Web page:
U.S. Marine Corps Cpl. Adam Gresham with Marine Aerial Refueler Transport Squadron 152 speaks with Japan Maritime Self-Defense Force personnel during Exercise Keen Sword 2021 at Marine Corps Air Station Iwakuni, Japan, Nov. 2, 2020. Keen Sword is a series of joint/bilateral training exercises designed to increase combat readiness and interoperability of Japan Self-Defense Force and U.S. forces. (U.S. Marine Corps photo by Lance Cpl. Tyler Harmon)
U.S. Marine Corps Sgt. Meanong Lor, an aircraft electrical systems technician with Marine Aerial Refueler Transport Squadron 152 and Japan Maritime Self-Defense Force personnel with Maintenance and Supply Squadron 31 inspect tools during Exercise Keen Sword 2021 at Marine Corps Air Station Iwakuni, Japan, Nov. 2, 2020. Keen Sword is a series of joint/bilateral training exercises designed to increase combat readiness and interoperability of Japan Self-Defense Force and U.S. forces. (U.S. Marine Corps photo by Lance Cpl. Tyler Harmon)
U.S. Marines with Marine Wing Support Squadron (MWSS) 171 refuel an AH-1Z Viper helicopter with Marine Light Attack Helicopter Squadron (HMLA) 469 in support of Exercise Active Shield aboard Marine Corps Air Station (MCAS) Iwakuni, Japan, Oct. 28. 2020. The Marines of MWSS-171 converted the parade field of MCAS Iwakuni into a landing zone and forward arming and refueling point to support sustained operations. Active Shield is an annual bilateral exercise partnering U.S and Japanese forces for the protection and defense of MCAS Iwakuni and other assets in the region in order to sustain military operations in support of the U.S.-Japan Alliance.  (U.S. Marine Corps photo by Lance Cpl. Tyler Harmon)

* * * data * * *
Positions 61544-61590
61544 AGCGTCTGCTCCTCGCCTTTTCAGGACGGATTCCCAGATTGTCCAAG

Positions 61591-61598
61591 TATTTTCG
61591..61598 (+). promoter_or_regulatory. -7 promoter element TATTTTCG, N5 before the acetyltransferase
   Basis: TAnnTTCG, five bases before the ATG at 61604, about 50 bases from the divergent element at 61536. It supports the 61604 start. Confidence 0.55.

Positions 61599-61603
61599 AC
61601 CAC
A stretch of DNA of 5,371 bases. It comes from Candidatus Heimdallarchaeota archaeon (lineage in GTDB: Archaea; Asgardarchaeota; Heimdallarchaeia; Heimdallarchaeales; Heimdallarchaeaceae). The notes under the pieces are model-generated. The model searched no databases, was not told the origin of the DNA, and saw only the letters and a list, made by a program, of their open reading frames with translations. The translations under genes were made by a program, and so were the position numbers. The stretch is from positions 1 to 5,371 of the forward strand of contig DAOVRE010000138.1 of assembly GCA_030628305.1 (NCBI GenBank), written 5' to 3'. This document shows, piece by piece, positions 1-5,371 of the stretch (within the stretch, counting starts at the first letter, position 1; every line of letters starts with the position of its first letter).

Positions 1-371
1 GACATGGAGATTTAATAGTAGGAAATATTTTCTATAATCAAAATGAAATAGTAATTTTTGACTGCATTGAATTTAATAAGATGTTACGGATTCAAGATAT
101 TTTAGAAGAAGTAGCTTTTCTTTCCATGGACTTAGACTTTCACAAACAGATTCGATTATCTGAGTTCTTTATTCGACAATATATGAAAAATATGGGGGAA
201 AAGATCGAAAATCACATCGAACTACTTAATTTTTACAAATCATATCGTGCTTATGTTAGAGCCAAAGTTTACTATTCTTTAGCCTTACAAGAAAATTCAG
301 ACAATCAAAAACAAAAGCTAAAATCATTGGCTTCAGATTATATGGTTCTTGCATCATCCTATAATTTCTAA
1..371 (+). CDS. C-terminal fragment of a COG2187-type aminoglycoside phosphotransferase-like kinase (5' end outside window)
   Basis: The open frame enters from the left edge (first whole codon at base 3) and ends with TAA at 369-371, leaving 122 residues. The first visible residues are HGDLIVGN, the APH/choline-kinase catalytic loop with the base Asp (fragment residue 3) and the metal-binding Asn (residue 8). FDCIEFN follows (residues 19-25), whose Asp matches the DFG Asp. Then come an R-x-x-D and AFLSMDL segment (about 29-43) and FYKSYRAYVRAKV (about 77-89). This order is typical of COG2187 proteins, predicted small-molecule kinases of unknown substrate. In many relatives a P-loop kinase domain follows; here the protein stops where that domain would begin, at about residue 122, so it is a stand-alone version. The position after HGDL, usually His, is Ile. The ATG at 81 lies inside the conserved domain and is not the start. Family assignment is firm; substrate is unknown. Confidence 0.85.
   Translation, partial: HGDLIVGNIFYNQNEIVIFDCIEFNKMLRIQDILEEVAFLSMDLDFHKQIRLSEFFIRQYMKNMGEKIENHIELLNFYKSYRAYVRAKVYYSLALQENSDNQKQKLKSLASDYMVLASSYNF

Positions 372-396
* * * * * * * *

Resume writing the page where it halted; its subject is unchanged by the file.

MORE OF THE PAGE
U.S. Marines with Marine Wing Support Squadron (MWSS) 171 prepare a forward arming and refueling point (FARP) in support of Exercise Active Shield aboard Marine Corps Air Station (MCAS) Iwakuni, Japan, Oct. 28, 2020. The Marines of MWSS-171 converted the parade field of MCAS Iwakuni into a landing zone and FARP to support sustained aviation operations. Active Shield is an annual bilateral exercise partnering U.S and Japanese forces for the protection and defense of MCAS Iwakuni and other assets in the region in order to sustain military operations in support of the U.S.-Japan Alliance.  (U.S. Marine Corps photo by Lance Cpl. Tyler Harmon)